BPA Produces MBP Multiple Health Threats
BPA Produces MBP Multiple Health Threats – Bisphenol A or BPA is a synthetic chemical widely used in the making of plastic products ranging from bottles and food can linings to toys and water supply lines. When these plastics degrade, BPA is released into the environment and routinely ingested.
New research, however, from the University of California, San Diego School of Medicine suggests it is the metabolic changes that take place once BPA is broken down inside the body that pose the greater health threat.
More than 90 percent of all Americans are believed to carry varying levels of BPA exposure.
In recent years, numerous studies have reported alarming associations between BPA exposure and myriad adverse health and development effects, from cancer and neurological disorders to physiological defects and, perhaps, a cause of childhood obesity.
Of particular concern is that BPA exposure is correlated with disruption of estrogen signaling. The chemical’s molecular structure is similar to that of estradiol, one of the human body’s three main estrogens, suggesting that BPA binds to estrogen receptors. The estrogen receptor is designed to grab and hold estradiol and related estrogens. Disparate chemicals, however, can share some structures found in estrogens, enabling them to bind to the estrogen receptor. When that happens, problems can occur.
In binding to the estrogen receptor, BPA can disrupt the body’s endocrine or hormone system, with consequences especially worrisome for fetuses, infants and young children. Earlier this year, the U.S. Food and Drug Administration banned BPA in baby bottles and sippy-cups. Its use is more broadly banned elsewhere in the world.
In new research published in the journal PLOS ONE, two scientists at UC San Diego School of Medicine say three-dimensional modeling suggests a metabolite of BPA — a molecule produced when BPA is metabolized or broken down by the body — actually binds to the estrogen receptor much more strongly than BPA itself. The finding could point the way to development of a new class of drugs designed to specifically inhibit excessive estrogen activity linked to disease.
In 2004, Shin’ichi Yoshihara, PhD, and colleagues at Hiroshima International University, discovered that a compound, dubbed MBP, was produced when BPA was metabolized. MBP has a 100-fold to 1,000-fold stronger bond to the estrogen receptor than BPA. However, the structural basis for MBP’s high affinity for the estrogen receptor was not investigated further.
In their PLOS ONE study, Baker and Chandsawangbhuwana revived Yoshihara’s research by creating three-dimensional, molecular models of MBP and BPA in the estrogen receptor and matching it against the crystal structure of estradiol in the estrogen receptor. They found that MBP’s longer structure allows both ends of the chemical to interact with the estrogen receptor in a way similar to estradiol. The shorter BPA molecule contacts the receptor at just one end, resulting in a weaker connection, providing an explanation for BPA’s lower affinity for the estrogen receptor.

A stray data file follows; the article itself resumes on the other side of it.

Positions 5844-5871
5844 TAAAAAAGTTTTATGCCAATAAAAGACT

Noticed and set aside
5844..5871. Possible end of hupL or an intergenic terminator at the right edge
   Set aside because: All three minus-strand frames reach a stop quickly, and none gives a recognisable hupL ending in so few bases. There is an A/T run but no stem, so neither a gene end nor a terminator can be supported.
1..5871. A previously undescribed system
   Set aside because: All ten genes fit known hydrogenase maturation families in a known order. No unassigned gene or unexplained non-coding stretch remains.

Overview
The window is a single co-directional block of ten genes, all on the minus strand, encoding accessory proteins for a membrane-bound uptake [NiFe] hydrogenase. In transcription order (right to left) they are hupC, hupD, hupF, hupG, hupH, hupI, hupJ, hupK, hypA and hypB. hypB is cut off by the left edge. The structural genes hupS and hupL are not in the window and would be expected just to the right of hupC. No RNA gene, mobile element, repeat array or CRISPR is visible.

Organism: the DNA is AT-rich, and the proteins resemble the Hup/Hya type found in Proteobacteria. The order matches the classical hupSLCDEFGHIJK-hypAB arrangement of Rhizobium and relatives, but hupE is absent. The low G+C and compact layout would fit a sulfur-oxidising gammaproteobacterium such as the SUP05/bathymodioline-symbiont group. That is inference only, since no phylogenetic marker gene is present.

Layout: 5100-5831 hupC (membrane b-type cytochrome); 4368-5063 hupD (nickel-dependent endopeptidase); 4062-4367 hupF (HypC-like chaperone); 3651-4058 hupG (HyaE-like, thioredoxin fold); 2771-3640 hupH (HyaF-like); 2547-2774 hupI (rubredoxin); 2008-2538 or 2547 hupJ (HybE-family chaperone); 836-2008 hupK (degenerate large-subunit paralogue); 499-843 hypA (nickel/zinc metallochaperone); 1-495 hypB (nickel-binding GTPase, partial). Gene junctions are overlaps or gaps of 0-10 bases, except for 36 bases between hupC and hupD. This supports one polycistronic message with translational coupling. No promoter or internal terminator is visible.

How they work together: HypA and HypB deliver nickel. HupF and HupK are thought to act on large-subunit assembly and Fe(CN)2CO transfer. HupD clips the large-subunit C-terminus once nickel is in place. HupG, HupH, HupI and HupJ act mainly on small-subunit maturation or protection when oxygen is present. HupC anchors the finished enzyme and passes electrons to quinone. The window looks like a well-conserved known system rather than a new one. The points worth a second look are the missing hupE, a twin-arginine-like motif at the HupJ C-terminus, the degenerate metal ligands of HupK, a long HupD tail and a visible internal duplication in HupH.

“In other words, MPB is basically grabbing onto the estrogen receptor with two hands compared to just one hand for BPA,” said Baker. “Two contact points makes a much stronger connection.”
“One could use MBP, which has a novel structure, as a template to develop a new class of chemicals that could bind to the estrogen receptor with high affinity,” Baker said. “The goal would be to have these chemicals inhibit the action of estradiol instead of activating the estrogen response. These chemicals could control unwanted growth of estrogen-dependent tumors.”
The environmental triggers and potentiators that contribute to the development and progression of diabetes and other chronic diseases should be taken seriously. Reducing exposure to such environmental factors may go a long way in putting the body in a position of strength for sustainable health. The Roman Diet and Health-e-Solutions lifestyle is all about minimizing controllable risk factors and increasing health and wellness through dietary and lifestyle changes. These are fast becoming of great importance in the management of chronic diseases such as type 1 and type 2 diabetes.
Our environment, internal and external, indoors and outdoors, has reached a point of inescapable concern. Taking healthy measures to minimize your exposure and keep your body’s detoxification systems functioning optimally can be of great benefit to long term health and #BloodSugarControl.
In our downloadable, printable special report on the Environment, Diabetes and Health, we present evidence that demands action, and we give you the tools to take action to #MasterDiabetesNaturally. This is one of the five pillars in the Health-e-Solutions lifestyle that supports thriving health and better BloodSugarControl.